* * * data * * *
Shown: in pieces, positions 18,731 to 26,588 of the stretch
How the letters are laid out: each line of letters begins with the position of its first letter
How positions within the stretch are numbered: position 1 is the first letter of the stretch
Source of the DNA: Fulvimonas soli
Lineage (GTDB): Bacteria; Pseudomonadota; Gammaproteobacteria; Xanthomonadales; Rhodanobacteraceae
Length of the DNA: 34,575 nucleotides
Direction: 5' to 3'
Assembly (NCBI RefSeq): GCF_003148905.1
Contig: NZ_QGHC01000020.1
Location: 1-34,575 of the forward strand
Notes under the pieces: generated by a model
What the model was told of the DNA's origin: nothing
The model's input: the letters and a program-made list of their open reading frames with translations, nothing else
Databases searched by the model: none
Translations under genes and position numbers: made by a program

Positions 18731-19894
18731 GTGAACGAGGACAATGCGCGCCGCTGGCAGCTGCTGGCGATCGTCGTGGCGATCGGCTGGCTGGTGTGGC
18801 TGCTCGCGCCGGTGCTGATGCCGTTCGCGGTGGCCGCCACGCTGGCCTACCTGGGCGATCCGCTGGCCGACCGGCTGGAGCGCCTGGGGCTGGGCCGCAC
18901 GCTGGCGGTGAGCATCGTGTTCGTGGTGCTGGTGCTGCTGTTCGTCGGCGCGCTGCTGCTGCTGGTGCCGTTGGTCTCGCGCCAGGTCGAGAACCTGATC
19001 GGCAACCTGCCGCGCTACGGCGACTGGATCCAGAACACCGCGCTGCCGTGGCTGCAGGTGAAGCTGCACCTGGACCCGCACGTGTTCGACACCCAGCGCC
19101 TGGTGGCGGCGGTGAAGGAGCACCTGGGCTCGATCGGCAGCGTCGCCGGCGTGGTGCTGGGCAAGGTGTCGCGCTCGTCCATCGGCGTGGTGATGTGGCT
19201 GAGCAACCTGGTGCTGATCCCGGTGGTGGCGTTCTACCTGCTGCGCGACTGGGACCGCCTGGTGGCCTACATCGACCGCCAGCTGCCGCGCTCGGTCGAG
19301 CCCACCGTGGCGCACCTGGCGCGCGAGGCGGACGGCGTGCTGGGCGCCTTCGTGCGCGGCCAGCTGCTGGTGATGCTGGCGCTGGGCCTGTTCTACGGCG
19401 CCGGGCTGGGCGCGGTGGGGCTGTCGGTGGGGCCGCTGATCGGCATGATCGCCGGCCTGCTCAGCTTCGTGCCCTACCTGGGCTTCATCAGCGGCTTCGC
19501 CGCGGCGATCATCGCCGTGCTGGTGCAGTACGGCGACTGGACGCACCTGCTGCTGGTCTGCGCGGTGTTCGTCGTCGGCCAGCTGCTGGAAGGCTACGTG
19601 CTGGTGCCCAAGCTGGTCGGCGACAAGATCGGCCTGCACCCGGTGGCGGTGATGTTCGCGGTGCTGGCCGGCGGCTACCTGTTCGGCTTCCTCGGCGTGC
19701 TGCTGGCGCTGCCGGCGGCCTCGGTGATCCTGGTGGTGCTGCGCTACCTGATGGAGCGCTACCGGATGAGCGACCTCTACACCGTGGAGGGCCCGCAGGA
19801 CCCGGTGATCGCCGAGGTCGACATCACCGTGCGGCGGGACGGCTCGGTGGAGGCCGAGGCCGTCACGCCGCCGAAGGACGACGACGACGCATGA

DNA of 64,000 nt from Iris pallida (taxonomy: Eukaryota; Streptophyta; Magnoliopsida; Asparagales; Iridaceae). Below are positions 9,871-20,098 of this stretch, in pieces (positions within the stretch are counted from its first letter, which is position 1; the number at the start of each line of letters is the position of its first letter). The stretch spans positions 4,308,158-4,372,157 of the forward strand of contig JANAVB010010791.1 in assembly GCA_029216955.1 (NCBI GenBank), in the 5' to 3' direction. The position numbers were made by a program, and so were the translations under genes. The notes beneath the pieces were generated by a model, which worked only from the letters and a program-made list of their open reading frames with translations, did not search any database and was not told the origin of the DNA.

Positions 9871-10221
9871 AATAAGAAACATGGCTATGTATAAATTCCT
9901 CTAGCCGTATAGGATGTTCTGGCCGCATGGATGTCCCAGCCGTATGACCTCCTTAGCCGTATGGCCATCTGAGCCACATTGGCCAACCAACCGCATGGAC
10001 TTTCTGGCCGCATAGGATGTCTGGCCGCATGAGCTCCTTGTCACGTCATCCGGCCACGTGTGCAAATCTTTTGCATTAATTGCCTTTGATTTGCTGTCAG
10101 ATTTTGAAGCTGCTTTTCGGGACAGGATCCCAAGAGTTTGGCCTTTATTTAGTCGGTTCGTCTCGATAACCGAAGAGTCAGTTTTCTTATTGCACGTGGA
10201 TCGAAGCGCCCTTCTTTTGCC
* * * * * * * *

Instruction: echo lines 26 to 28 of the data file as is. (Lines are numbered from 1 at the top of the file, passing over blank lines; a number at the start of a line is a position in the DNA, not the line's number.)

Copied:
19601 CTGGTGCCCAAGCTGGTCGGCGACAAGATCGGCCTGCACCCGGTGGCGGTGATGTTCGCGGTGCTGGCCGGCGGCTACCTGTTCGGCTTCCTCGGCGTGC
19701 TGCTGGCGCTGCCGGCGGCCTCGGTGATCCTGGTGGTGCTGCGCTACCTGATGGAGCGCTACCGGATGAGCGACCTCTACACCGTGGAGGGCCCGCAGGA
19801 CCCGGTGATCGCCGAGGTCGACATCACCGTGCGGCGGGACGGCTCGGTGGAGGCCGAGGCCGTCACGCCGCCGAAGGACGACGACGACGCATGA